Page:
The short dramatic performance was my suggestion (in lieu of a reading). I discovered that it was quite a challenge to write. Wonderful actor friends Marilyn Bullivant and Rick Davey performed it. We went through several rehearsals (necessitating rewrites) together with Karen Kinney, head of the committee (a creative committee from heaven, IMO).
In short, a good part of December, January and early February was entirely taken up with writing the keynote, preparing readings for several Conference panels, and scripting the film interview and dramatic presentation of The Shadow Queen. All very exciting!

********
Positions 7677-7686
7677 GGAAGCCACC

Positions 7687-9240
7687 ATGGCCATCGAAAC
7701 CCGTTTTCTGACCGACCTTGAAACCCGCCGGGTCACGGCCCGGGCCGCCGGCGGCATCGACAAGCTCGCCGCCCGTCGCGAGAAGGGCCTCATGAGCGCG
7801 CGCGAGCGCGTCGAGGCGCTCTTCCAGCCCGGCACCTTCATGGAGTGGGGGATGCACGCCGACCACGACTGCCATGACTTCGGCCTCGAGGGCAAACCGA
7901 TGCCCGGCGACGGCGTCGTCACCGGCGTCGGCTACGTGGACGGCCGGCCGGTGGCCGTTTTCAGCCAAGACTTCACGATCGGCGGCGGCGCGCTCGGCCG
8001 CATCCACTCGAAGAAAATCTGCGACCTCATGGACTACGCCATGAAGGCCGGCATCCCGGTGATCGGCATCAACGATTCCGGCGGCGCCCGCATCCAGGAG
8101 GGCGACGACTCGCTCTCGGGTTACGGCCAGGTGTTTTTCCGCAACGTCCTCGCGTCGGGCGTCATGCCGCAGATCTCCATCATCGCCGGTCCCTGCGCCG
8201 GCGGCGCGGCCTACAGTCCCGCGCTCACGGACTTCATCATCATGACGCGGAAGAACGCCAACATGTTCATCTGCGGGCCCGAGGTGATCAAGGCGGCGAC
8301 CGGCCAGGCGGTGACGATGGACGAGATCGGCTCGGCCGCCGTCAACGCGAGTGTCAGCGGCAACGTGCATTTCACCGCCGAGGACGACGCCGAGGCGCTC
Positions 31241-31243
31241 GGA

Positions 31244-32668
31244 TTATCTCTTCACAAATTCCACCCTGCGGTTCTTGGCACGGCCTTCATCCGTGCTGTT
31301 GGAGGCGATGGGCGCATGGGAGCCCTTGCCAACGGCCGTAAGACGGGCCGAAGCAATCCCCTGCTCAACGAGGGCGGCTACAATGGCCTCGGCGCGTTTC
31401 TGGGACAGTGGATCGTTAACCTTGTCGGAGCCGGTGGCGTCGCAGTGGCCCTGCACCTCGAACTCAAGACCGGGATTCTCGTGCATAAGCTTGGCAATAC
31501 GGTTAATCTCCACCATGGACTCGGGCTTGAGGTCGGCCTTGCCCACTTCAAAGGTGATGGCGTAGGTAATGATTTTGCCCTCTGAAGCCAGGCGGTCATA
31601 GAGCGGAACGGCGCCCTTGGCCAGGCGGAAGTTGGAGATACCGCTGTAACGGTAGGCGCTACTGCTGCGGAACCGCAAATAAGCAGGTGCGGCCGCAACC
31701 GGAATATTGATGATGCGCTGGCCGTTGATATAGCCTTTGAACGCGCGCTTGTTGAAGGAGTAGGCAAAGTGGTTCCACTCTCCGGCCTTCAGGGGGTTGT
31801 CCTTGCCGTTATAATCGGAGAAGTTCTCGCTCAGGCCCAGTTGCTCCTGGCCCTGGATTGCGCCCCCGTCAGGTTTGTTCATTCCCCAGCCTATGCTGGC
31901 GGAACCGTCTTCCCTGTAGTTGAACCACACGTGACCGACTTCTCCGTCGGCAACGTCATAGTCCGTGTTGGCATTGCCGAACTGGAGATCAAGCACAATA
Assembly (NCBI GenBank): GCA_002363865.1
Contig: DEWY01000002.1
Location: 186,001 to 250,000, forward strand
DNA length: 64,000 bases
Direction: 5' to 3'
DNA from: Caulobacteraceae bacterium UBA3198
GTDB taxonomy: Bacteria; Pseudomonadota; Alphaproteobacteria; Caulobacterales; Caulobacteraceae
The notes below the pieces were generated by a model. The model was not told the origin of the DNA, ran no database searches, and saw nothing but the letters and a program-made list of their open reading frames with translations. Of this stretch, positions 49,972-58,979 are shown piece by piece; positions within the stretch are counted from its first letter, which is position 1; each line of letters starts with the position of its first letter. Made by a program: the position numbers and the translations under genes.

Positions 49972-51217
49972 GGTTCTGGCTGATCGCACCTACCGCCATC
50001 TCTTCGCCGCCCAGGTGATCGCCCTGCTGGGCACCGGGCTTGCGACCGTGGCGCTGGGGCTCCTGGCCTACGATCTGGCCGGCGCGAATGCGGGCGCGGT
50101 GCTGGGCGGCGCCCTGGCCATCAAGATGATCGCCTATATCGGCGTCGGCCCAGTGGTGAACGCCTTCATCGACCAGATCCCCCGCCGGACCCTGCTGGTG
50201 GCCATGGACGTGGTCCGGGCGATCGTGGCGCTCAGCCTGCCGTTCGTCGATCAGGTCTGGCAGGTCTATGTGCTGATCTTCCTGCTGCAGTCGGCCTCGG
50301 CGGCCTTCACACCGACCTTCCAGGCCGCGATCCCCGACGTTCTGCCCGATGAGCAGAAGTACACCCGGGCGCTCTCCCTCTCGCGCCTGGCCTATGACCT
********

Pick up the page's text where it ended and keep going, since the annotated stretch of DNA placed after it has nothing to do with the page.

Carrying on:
On stage before my keynote.
The Conference went wonderfully well. I still glow thinking of the reception to my keynote—a standing ovation from an audience of about five hundred—this in addition to the thrill of so many people reading The Shadow Queen. It was a highlight of my life as a writer.
In the weeks that followed, I struggled to get back to work on the WIP, an increasingly curious little novel about a young falconer in Elizabethan England. I went through all the stages of the writing process, including the requisite, “This is garbage, I should just retire” phase. (“What! You’re on Chapter Four already?” one writer’s husband would say whenever she voiced that thought.)
I made a self-appointed deadline mid-April to deliver an outline and character “bible” to Allison McCabe, the wonderful editor of historical fiction who worked with me on The Game of Hope. I delivered it Saturday morning, then celebrated with a lunch margarita at Casa Blanca, one of our favourite restaurants in San Miguel this year.